In reality, it is an opportunity to rethink and change our course as humanity. The path that human beings have taken at the beginning of the 21st century leads us to a precipice. We all know this, but we lack the collective will to change this direction. We are distracted, not wanting to hear the thud coming from the gorge. We cannot continue to punish life on the planet as we do and we cannot continue to rise above the pain of those who are excluded – or indifferent to it – in order to maintain our way of life. The coronavirus crisis will be longer or shorter, but it will be temporary. However, the current socio-environmental crisis is long term, it is the challenge of our generation. And to overcome it we need a new human being, a new culture, a way of extracting, producing, consuming and discarding different, political institutions that will transform the current structures of solidarity, which are absolutely insufficient at the national level and how much more so at the international level. And possibly, we need another spirituality and another way of living religion.

That’s the challenge of our time. Today, with the coronavirus, we experience an unexpected scenario, which has caught us off guard. If we continue as we have done up to now, similar passages await humanity in the future, who knows of what magnitude.

In this coronavirus crisis we’re going to have to make a lot of substantial decisions. On a personal level, on an institutional level, on a political level and on a market level. This gives us the opportunity to change many realities. Therefore, this crisis can be an opportunity to rebuild our humanity, to spread the virtue of solidarity, to create structures of coexistence that protect everyone and to get rid of our unbridled and carefree consumerism. From it can be born a global citizenship, with the awareness that we share global goods that we must manage for the good of all. Human beings with the same destiny as a species. So time to rethink. From the ashes of the falls, the most generous creations can emerge. A silent and confined Saturday of inner renewal leads to a creative and luminous Sunday.

Time for Hope

So, thirdly, this is a time for hope. Hope because we are Christians and we have our faith in a humiliated, downcast and failed man, who, in the face of all that is reasonable, we believe is still alive among us. We believe that his project of a humanity reconciled and in harmony with nature, a project for which he gave up everything, has a future: because God has a future and with him the discarded and the threatened life, because he is a God who has sealed an unbreakable covenant with the last ones.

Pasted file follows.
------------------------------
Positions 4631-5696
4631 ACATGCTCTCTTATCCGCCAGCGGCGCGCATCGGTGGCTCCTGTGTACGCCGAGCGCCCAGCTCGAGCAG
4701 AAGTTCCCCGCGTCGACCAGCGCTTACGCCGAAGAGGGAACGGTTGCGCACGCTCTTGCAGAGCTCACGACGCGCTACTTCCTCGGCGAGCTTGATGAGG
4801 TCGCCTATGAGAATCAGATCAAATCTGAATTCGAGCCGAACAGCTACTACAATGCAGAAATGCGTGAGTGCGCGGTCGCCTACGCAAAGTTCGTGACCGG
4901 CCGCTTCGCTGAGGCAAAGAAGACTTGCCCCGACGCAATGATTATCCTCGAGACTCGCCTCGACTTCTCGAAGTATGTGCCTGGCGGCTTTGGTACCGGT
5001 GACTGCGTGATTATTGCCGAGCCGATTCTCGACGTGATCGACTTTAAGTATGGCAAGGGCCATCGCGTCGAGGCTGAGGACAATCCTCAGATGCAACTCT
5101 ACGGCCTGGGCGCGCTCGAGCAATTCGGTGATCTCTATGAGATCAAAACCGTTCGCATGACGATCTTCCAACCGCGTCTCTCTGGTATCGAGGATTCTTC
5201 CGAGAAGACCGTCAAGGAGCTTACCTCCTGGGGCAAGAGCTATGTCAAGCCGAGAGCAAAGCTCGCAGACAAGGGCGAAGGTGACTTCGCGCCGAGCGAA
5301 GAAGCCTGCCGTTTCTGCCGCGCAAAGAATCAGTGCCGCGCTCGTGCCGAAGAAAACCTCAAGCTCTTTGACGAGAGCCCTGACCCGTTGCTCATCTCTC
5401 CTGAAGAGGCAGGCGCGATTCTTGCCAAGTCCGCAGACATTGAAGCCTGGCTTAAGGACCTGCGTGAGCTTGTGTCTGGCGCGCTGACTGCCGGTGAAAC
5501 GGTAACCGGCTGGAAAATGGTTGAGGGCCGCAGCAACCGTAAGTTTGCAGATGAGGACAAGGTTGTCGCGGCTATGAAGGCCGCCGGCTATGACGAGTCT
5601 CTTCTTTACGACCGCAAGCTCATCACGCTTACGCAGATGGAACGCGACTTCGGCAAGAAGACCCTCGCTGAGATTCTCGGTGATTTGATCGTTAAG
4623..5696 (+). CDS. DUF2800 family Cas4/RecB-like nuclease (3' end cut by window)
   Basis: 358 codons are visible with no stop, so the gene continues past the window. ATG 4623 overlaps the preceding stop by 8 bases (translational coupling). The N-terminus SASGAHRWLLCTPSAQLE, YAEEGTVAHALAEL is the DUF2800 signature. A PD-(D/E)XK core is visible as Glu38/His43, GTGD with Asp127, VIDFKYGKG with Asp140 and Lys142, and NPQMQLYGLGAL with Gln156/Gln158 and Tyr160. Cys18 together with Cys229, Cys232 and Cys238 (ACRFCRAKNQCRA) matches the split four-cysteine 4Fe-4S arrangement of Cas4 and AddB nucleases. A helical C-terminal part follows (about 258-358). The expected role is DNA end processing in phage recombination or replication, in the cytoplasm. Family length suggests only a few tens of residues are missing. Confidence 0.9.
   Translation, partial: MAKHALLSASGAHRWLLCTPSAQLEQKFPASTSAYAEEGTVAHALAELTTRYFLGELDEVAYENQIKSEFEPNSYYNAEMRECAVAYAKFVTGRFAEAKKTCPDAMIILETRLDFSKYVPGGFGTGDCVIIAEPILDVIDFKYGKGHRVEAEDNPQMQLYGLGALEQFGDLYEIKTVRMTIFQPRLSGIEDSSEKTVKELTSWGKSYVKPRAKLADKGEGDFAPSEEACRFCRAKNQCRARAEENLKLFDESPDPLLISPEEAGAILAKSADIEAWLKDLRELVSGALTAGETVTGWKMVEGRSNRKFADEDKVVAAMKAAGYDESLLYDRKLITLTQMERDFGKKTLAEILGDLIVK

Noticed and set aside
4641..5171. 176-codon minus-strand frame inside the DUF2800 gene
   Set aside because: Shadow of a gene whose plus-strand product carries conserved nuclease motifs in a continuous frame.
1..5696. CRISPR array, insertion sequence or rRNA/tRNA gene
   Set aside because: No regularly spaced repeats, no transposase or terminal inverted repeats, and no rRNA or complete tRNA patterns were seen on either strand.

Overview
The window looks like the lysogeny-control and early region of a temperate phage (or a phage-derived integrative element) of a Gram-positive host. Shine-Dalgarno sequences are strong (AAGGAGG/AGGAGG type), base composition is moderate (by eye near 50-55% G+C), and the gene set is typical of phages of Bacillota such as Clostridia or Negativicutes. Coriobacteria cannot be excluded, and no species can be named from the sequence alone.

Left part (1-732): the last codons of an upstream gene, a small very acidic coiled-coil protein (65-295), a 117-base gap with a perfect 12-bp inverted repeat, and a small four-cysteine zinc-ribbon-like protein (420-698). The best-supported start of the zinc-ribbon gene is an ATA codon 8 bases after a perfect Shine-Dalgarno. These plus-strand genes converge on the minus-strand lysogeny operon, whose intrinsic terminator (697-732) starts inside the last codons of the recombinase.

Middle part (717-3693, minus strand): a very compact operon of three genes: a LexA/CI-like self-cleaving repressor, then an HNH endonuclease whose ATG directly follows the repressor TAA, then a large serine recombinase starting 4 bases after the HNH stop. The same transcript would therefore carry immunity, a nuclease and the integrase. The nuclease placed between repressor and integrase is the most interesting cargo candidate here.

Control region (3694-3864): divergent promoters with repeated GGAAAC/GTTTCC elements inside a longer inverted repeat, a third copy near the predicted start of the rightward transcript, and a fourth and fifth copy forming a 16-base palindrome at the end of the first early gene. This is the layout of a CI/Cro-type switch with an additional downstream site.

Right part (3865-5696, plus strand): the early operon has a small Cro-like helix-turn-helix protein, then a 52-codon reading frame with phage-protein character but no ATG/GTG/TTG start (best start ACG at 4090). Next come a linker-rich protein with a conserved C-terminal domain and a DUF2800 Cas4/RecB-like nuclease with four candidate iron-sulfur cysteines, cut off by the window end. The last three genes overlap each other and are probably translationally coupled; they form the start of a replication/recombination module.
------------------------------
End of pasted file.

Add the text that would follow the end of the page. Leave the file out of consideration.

Hope also because we know about the capacities of human beings, their creativity, their generosity and their goodness. We see them on so many occasions that we cannot doubt them. Human beings are capable of the most sublime things. We are exceptional witnesses of this in the social apostolate.

And hope because we have intense experience that God accompanies us in this endeavor for a more just, sustainable world, where the discarded have a place to live. God, the one who never leaves us, is the God of the poorest, his preferred ones. He does not abandon them, nor does he abandon us. I conclude: as I was saying, time for compassion and solidarity, for inner renewal and for hope. It is up to us to go through it together, accompanying and supporting each other.

Patxi Alvarez
Patxi Alvarez is a Jesuit, graduate in systematic theology, doctor of sociology (international migration) and telecommunications engineer. He has been Director of the Secretariat for Social Justice and Ecology of the Society of Jesus. Elected member participating in the 36th General Congregation of the Society. He has worked in the NGO Alboan of international cooperation. He is responsible for Apostolic Discernment and Planning of the Province of Spain.


Article was first published here; https://jesuit.network/social-apostolate-and-crisis-covid19/